I've imported a CSV file having the first column to be date-time values in ISO 8601 format like


for the first moment of the year 2012.

Then, willing to make LibreOffice to recognize the format (as I was looking forward to plot a diagram), I've selected the column, chosen Format Cells... and entered the custom time format as


And this seems to work if... I edit a cell to remove a hidden single-quote from its beginning (which serves to protect a cell content from being interpreted) as all the newly formatted cells now store values like


(note the single quote - it is only visible when you edit a particular cell).

And I am to do so for all the cells in the column. How can I automate this?

UPDATE: I've already found a solution for the particular case of mine: it helps to set a column format to "time" in the CSV import dialogue. But I am still curious how could this be done in case I wouldn't have the original .csv data file to import but only the .ods file with the data already imported without the format specified at the import time.

5 Answers 5


You can remove the leading single quote (which actually isn't part of the string in the cell) using a regex-based search and replace:

  • Search for all characters between the start and end of the string ^.*$
  • replace with match &
  • 4
    Thank heavens for the internet and for you, sir. This was exactly right.
    – queso
    Mar 5, 2012 at 21:44
  • 5
    How the heck does it work if it even has no actual quote symbol (nor its code) in it?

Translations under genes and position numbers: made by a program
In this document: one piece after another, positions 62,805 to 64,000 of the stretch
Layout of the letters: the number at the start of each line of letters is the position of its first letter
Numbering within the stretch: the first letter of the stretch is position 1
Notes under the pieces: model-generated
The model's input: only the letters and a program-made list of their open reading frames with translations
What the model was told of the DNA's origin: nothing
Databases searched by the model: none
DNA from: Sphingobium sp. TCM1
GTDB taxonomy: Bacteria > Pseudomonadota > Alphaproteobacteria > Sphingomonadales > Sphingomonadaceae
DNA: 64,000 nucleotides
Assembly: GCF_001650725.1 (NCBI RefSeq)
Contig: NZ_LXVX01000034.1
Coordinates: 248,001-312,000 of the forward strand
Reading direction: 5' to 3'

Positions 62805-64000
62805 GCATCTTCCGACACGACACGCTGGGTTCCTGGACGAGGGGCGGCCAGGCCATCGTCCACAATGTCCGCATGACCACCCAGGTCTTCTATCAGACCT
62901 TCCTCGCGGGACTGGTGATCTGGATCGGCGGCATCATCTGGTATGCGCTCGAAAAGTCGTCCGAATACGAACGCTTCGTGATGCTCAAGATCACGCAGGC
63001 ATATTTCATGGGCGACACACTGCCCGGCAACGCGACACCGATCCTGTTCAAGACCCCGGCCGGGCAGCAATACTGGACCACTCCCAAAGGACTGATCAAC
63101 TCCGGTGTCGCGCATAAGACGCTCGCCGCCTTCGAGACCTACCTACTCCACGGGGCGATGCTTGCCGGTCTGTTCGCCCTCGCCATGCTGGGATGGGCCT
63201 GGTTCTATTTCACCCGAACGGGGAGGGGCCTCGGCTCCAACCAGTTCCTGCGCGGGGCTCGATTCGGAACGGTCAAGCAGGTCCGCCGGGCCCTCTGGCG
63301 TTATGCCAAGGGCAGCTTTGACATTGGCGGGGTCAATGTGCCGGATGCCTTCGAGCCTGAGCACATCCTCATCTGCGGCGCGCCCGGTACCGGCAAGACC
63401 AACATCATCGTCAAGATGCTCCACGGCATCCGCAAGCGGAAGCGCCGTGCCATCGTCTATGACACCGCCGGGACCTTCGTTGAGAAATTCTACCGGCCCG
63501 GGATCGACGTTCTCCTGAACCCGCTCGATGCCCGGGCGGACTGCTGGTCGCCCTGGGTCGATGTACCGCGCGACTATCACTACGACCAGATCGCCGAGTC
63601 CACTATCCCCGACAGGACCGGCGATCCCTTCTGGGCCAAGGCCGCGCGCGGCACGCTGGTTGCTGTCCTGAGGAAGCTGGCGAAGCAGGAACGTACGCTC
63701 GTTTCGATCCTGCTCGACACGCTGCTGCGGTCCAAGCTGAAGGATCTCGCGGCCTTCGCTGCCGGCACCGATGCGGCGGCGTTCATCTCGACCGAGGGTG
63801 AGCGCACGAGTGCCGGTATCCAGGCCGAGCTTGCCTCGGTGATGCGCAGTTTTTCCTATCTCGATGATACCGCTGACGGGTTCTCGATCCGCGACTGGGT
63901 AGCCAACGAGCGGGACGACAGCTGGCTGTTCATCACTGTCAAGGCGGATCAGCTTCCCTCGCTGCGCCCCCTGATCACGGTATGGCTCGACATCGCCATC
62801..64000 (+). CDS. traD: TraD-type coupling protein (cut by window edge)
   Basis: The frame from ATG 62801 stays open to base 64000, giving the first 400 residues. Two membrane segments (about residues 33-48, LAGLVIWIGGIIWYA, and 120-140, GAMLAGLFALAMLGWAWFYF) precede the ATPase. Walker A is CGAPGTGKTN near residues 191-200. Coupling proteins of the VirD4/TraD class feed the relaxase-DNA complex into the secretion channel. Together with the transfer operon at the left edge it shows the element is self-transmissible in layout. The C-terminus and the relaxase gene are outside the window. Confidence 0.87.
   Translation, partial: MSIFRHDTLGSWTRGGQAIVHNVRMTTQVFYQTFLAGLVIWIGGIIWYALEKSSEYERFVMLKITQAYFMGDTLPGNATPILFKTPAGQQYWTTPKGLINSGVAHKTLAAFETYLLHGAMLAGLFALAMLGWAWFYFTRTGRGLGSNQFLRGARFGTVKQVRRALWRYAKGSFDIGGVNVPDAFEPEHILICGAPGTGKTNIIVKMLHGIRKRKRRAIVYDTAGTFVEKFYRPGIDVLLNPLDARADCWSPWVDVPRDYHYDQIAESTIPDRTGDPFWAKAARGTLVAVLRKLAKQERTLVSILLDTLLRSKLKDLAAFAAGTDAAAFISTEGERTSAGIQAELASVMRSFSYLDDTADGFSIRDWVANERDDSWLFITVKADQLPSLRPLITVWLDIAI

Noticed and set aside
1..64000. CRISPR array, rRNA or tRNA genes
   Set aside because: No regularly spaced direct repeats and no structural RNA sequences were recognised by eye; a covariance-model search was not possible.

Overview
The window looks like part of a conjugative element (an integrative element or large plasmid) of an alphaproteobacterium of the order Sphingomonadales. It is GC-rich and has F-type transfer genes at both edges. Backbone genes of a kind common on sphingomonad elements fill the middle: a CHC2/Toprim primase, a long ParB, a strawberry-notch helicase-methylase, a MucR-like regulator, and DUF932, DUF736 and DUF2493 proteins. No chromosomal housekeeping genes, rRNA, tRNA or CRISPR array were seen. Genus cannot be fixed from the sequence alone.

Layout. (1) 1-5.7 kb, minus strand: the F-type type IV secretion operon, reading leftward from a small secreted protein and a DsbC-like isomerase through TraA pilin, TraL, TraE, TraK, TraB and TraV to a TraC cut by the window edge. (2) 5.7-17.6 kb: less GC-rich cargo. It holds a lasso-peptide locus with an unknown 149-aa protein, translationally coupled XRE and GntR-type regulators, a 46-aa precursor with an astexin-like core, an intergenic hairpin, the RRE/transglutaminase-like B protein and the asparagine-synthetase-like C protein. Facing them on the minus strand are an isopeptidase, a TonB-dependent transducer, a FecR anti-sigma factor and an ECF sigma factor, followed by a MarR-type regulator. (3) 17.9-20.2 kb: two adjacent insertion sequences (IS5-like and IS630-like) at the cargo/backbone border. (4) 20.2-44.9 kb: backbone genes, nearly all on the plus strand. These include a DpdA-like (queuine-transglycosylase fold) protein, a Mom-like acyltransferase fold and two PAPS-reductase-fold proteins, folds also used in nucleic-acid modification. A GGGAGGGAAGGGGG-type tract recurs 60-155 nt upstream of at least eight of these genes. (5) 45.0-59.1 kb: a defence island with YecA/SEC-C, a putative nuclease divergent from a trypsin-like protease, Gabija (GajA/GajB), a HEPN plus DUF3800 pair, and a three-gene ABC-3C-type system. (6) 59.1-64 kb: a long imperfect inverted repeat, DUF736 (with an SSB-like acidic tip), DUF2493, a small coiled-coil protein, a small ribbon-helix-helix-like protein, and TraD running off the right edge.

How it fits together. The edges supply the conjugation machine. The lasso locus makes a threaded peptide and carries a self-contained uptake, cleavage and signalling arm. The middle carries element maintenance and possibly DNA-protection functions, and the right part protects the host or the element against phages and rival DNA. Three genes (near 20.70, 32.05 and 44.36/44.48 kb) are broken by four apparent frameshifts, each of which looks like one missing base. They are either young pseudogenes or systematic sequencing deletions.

– Ivan
    Mar 26, 2012 at 0:03
  • 5
    @ivan - It's a messy hack, but it doesn't actually replace the quote at all. Basically, from the regex engine's perspective, the quote isn't there at all (it's a special flag on the cell). As such, what it does is match the entire contents of the cell (which doesn't have the quote in the string, remember). Then, what it does is delete the cell contents (which includes clearing the "plain text" flag), and then reinsert the contents. The data autodetection engine then sees a number, and interprets the reinserted data as such.
    – Fake Name
    Jun 5, 2013 at 22:10
  • It's worth noting that this will probably delete any formatting that relies on characters that set special cell flags, as well as the "plain-text" number flags.
    – Fake Name
    Jun 5, 2013 at 22:10
  • 2
    Thank you. This is so weird, it beggars belief. Why on earth there should be this single quote character after importing?
    – r0berts
    May 16, 2015 at 13:47

From the "Data" menu, choose "Text to columns".

  • 5
    A cleaner alternative to the REGEXP method.
    – jgomo3
    Jun 22, 2014 at 19:03
  • Crucially, the "Text to columns" function allows altering the "type" of the cells. Sometimes it's stuck on "text" and no amount of re-formatting seems to fix it. Here's how: at the bottom of the dialog box under "Fields", click the column header which says "Standard", then select the desired type in the "Column type" drop-down.
    – sxc731
    Dec 1, 2016 at 12:53
  • The Regex didn't work in LibraOffice, but change the column type to "Text" from "Standard" using Text to Columns worked.
    – Exit
    May 24, 2018 at 7:35
  • Scratch that, as soon as I try to style the column as a number with 8 decimals, it adds the single quotes back in front. I give up, returning to Excel.
    – Exit
    May 24, 2018 at 7:41

An attempt for regex replacing of ^.\*$ with & crashed LibreOffice 5. Replacing of .\* with & worked fine.


By the use of a little computer formatting and search magic trick (programing technique if you will) called a Regular Expression or regex for short. For examples please see - http://www.regular-expressions.info/examples.html

  • 3
    you would be a cool dude if you could write an example regex.
    – Mikhail
    Nov 3, 2012 at 11:47

Actually, you need a to quote the dollar sign first.

Basically libreOffice is prepending a single quote in the field, for some unknown reason. So, you need to replace anything up to the dollar sign with nothing. So, use the regex of ^.*\$ and replace it with nothing. Worked for me.


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